I guess, no, I know I’m an opinionated old fart on a lot of subjects. Got that way mostly from learning from my mistakes. I’m not a bit apologetic about it, or the mistakes, as I look at life as a learning process enjoying as much of it as I reasonably can. That leads to a lot of compromises. I like to drive fast, but don’t like traffic tickets, so I compromise by mostly obeying speed limits, no matter how idiotic some of them are.
Guns, ammo and ballistics are nothing more than a lot of compromises by the manufacturers. Think of it this way, if you want 2,000 fps out of a 1911 .45 ACP you can get it — for one shot. And certainly some of the fragments will reach 2,000 fps. So we compromise with a nice, safe 230 at 850 from the 1911, and go to another gun and caliber to get the two grand out of a 230 or heavier bullet. It makes sense, saves hospital and doctor bills too.
Hunting Or Target?
It goes the same way with bullets. The most accurate bullets are going to be those made for the best accuracy possible and most will be on the dismal side of glowing success if used on game. They simply aren’t made for hunting. The hunting bullet will probably not give the best accuracy, although it will do a far better job of doing what is necessary once it strikes an animal to effect a quick clean kill. The accuracy of the hunting bullet is not dismal, but not match grade either. I can’t think of a hunting bullet on the market today that does not have adequate accuracy at maximum practical range for the caliber.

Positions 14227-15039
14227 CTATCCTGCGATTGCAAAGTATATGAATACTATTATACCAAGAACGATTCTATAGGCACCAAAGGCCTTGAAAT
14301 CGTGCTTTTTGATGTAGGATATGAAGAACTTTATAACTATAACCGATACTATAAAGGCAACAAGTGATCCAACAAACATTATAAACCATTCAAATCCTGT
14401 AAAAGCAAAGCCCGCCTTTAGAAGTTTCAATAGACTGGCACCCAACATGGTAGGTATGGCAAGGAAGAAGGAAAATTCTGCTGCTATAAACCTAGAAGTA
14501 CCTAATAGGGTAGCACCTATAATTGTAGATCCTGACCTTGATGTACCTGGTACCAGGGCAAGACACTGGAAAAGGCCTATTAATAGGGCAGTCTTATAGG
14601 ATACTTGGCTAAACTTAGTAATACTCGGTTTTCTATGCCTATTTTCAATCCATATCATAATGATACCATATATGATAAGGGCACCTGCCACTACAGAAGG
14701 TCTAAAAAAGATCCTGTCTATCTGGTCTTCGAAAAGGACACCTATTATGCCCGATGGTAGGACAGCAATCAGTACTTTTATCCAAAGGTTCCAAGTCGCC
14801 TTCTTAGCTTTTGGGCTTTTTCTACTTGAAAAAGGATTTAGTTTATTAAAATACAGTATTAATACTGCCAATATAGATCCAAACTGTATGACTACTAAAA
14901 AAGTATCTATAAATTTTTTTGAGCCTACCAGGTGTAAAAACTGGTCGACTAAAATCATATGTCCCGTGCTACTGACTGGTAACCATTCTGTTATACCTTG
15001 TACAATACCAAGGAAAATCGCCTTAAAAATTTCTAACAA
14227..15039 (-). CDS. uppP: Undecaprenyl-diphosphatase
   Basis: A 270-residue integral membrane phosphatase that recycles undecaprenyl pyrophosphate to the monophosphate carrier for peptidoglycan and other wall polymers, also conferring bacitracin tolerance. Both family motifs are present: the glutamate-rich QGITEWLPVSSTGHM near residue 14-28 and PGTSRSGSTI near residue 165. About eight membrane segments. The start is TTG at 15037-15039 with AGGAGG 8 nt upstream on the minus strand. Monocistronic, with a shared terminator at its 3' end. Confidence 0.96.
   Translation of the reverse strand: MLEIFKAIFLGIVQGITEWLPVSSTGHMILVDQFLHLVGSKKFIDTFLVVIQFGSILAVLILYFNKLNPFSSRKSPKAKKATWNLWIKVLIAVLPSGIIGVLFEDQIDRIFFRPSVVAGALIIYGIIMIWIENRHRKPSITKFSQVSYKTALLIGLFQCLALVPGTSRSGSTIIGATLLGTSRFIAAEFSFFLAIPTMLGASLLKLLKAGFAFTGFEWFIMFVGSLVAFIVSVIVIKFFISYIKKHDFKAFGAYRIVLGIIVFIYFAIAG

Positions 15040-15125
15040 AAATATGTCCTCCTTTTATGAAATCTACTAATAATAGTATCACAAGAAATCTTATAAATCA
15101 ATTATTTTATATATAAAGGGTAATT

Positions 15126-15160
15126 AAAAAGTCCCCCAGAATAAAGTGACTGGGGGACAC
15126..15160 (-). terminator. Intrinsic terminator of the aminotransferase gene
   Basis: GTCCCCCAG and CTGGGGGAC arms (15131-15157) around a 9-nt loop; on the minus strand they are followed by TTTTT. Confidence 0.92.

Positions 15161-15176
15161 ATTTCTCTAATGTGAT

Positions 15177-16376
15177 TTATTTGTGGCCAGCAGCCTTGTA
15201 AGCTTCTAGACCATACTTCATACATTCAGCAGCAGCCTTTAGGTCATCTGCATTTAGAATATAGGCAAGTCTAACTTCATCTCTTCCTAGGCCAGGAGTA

So what is practical range? Thorny question. Right now without glasses and iron sights, no matter the caliber, it’s about 5-8 feet for me. I simply can’t see the sights. Put a 6.5 Mini-Dreadnought with good ammo and optics as well as a rest and I’m pretty effective at 400 yards on an antelope, although I much prefer to shoot shorter ranges. Fact of the matter is, simply at around 400 from that caliber the bullet will loose the capacity for violent expansion and tissue destruction and even a good, fatal hit may result in a slower death of the animal and possible loss by the hunter.
Regardless of the caliber or gun you use, the ballistic capability of the cartridge and your ability under the circumstances existing, to effectively place an immediately effective shot is your practical range — anything further is too long.
>> Click Here << To Read More July/August 2012 Handgun Hunting